On Sept. 30 the Urban League of Essex celebrated the completion of the Tech House. The new facility is located in the Fairmont Heights neighborhood of Newark adjacent to the Newark Collegiate Academy High School on Littleton Avenue. According to its website, the project intends to “bridge the digital divide in urban and underserved communities” by providing access to technical training and high-speed internet to the local community. In addition to high-speed broadband, the Tech House will provide 3D printers, robotics kits, programmable drones, video production equipment and virtual reality workstations.
This is not the first time that the Urban League of Essex County has worked in developing technical skills within the Newark community. The organization has had success in the past with Newark Kids Code, a program which worked closely with NJIT and other educational institutions to train Newark youths in programming skills. Programs like these can greatly benefit from the resources available at the Tech House.
For the Urban League of Newark, the Tech House and Newark Kids Code are parts of a much larger national scheme known as the “Lewis Latimer Plan.” This plan, devised by the National Urban League, aims to increase broadband access and adoption in underserved communities as well as to ensure that the economic opportunities from network rollouts are well apportioned.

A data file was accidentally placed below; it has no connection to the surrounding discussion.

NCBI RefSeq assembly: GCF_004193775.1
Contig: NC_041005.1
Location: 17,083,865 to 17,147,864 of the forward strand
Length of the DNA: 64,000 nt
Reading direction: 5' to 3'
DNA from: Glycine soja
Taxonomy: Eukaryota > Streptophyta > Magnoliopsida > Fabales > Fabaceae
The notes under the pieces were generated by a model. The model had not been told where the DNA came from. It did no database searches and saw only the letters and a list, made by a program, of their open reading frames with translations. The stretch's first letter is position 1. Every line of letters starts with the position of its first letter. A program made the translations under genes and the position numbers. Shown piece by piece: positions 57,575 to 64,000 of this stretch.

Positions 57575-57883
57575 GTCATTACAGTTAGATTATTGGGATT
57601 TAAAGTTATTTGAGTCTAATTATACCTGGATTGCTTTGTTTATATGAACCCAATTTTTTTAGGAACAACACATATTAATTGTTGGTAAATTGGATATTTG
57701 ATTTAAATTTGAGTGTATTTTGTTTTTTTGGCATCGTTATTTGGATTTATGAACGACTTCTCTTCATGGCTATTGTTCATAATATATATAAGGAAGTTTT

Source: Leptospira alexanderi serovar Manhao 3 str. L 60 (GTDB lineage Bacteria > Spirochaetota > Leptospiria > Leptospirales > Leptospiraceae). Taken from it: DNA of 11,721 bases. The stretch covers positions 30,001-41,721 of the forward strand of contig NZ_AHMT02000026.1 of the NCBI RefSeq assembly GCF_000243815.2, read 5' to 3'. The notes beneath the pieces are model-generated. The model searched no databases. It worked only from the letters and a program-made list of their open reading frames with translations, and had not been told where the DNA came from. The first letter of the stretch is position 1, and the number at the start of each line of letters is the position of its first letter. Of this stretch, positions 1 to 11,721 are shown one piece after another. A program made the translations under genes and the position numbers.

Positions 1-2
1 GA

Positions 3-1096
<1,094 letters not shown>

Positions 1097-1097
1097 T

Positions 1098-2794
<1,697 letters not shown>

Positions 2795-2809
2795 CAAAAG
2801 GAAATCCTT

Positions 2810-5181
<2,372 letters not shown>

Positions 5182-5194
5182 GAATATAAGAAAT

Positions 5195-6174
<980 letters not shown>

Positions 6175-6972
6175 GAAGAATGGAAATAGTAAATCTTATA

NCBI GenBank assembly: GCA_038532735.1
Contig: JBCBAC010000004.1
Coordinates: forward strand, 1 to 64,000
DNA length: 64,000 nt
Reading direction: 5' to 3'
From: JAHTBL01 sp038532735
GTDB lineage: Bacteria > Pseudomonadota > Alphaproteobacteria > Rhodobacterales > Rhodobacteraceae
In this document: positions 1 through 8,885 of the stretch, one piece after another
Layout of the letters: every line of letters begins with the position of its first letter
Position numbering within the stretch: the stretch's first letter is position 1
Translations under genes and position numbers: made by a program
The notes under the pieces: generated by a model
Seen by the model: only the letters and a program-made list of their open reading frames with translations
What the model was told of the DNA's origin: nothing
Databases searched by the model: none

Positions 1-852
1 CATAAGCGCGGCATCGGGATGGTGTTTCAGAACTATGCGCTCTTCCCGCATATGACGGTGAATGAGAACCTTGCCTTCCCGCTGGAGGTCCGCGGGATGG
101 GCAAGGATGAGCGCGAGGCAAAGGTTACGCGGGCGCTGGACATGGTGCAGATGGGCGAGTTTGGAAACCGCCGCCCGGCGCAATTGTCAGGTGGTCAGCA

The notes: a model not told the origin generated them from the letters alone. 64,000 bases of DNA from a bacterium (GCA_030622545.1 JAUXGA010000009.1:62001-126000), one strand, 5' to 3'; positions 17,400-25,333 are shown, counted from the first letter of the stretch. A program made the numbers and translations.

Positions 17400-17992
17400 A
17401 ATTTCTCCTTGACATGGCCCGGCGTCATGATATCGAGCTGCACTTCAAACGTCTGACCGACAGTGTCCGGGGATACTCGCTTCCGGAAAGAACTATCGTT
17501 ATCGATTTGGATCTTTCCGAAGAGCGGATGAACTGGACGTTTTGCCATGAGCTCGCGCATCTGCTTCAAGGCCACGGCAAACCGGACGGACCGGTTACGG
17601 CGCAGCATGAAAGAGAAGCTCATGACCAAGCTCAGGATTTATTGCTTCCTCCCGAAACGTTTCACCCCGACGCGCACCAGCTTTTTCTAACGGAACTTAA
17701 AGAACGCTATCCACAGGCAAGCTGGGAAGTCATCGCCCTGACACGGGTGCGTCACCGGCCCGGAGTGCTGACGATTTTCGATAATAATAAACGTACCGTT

This program synchronizes well with the Newark Fiber initiative launched by the city in 2019. The public-private partnership aims to leverage the fiber optic facilities located within the cities to provide high speed internet access to businesses as well as public institutions like schools. Thus, it came as no surprise that Newark Fiber was one of the sponsors of the Tech House initiative providing it with its broadband connection.
Given its potential to aid the local Newark community, many NJIT students may be wondering whether there are opportunities for them to get involved. Unfortunately, as of now there are no plans from the NJIT Office of Community & Public Service for any official partnership with the Tech House. However, students are able to volunteer with the Urban League of Essex County through its website. Additionally, NJIT continues to maintain its partnership with the Newark Kids Code program.
Overall, the developments at the Tech House appear to be quite promising and will hopefully be part of a larger citywide or national push to increase access to technology in areas that have been historically underserved. Training in the cutting edge of technology should not merely be reserved for those with the ability to pay for it, and it is very beneficial that projects like these open in Newark.